Worst thing you’ll see all week: The Bay

, | Movie reviews

“Are you making this up?,” someone asks when looking at a picture of the source of an outbreak in Maryland detailed in The Bay. “This looks Photoshopped.”

Mockumentaries are a sub-genre of found footage in which the narrator — in this case a thoroughly blank actress playing a local TV reporter — explains what’s going on while the story is cobbled together from Skype calls, iPhone videos, Google image searches, text chat, police dashcams, security cameras, and web sites. The wind-up is tense enough, but like many horror movies, it falls apart as it shows and exhaustively explains the monster.

The stuff about the Coast Guard, FEMA, the CDC, and Homeland Security failing to protect or help anyone is far more relevant and horrifying than anything that creeps out of Chesapeake Bay because of waste from a chicken farm. But this is a movie where the government response and cover-up is just an afterthought. Instead, at the top of the agenda is ick factor, similar to Eli Roth’s flesh eating bacteria movie, Cabin Fever. Plus a couple of obligatory jump scares with blaring musical cues despite the fact that we’re watching found footage. Nothing undercuts found footage quite like a carefully calculated musical cue.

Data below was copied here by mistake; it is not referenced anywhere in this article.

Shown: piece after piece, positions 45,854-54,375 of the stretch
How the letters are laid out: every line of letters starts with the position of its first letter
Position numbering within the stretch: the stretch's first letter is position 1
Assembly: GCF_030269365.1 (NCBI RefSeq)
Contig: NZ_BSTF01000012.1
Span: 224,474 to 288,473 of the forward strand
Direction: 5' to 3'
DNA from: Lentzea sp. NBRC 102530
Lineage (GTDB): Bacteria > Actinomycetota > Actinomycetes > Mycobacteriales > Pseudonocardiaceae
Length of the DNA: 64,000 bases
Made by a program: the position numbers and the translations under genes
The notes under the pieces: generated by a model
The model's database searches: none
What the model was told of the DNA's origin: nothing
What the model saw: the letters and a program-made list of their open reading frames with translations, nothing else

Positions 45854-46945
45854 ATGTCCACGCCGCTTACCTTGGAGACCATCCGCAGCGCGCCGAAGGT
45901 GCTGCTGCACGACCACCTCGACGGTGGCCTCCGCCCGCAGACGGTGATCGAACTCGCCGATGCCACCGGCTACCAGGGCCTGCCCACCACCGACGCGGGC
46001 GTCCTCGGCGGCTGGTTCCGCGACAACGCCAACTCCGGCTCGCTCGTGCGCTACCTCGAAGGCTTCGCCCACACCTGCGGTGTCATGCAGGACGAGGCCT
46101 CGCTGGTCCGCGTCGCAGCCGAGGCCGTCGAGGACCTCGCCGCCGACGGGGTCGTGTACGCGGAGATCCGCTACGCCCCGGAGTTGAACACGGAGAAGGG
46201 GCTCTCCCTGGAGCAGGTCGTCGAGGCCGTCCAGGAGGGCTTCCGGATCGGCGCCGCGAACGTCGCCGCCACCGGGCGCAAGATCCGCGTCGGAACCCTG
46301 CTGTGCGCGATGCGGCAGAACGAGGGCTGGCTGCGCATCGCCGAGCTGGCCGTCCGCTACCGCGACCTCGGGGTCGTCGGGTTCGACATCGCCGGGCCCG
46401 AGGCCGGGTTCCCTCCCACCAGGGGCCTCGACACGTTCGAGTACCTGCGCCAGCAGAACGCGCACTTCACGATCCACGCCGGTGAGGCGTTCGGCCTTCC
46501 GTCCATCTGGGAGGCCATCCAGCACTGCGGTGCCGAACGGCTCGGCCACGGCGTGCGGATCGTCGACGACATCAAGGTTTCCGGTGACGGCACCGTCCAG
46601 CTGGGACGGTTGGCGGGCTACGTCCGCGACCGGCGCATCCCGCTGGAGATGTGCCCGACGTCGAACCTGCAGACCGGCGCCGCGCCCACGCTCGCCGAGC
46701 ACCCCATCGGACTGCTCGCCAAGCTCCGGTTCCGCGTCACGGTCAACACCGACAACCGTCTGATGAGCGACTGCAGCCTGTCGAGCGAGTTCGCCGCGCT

The Bay was directed by Barry Levinson. It was produced by Oren Peli, the director of the original Paranormal Activity who’s been slathering his name on bad horror ever since. It was also produced by the Strause brothers, whose digital effects studio Hydraulx has been instrumental in movies as diverse as Battle Los Angeles and Take Shelter. But The Bay plays like a product of the collected talent behind movies like Wag the Dog, Sphere, and Skyline, and the TV show The River.

At least it’s better than a similar movie in which Val Kilmer plays a scientist who joins his daughter to fight prehistoric bugs thawing out in the Arctic. If you guessed such a movie is called The Thaw, you win. One of the most memorable parts of Gina Kolata’s book on the flu epidemic of the early 20th century — if you guessed the book is called Flu, you win again — details contemporary scientists digging up flu victims who were buried in permafrost in Alaska. They needed samples of the 1918 flu virus and hoped to find them intact in the frozen corpses. But they had to consider whether this might unleash a new epidemic. Spoiler: it didn’t. But because disease and parasites are often unseen and misunderstood, they occupy for many of us a place where ghosts and goblins would have been centuries ago. The Bay works at this level for a while, but in the end, a microbudget movie about throbbing pustules is just a microbudget movie about throbbing pustules.

The Bay is available now on video on demand (Amazon.com link here).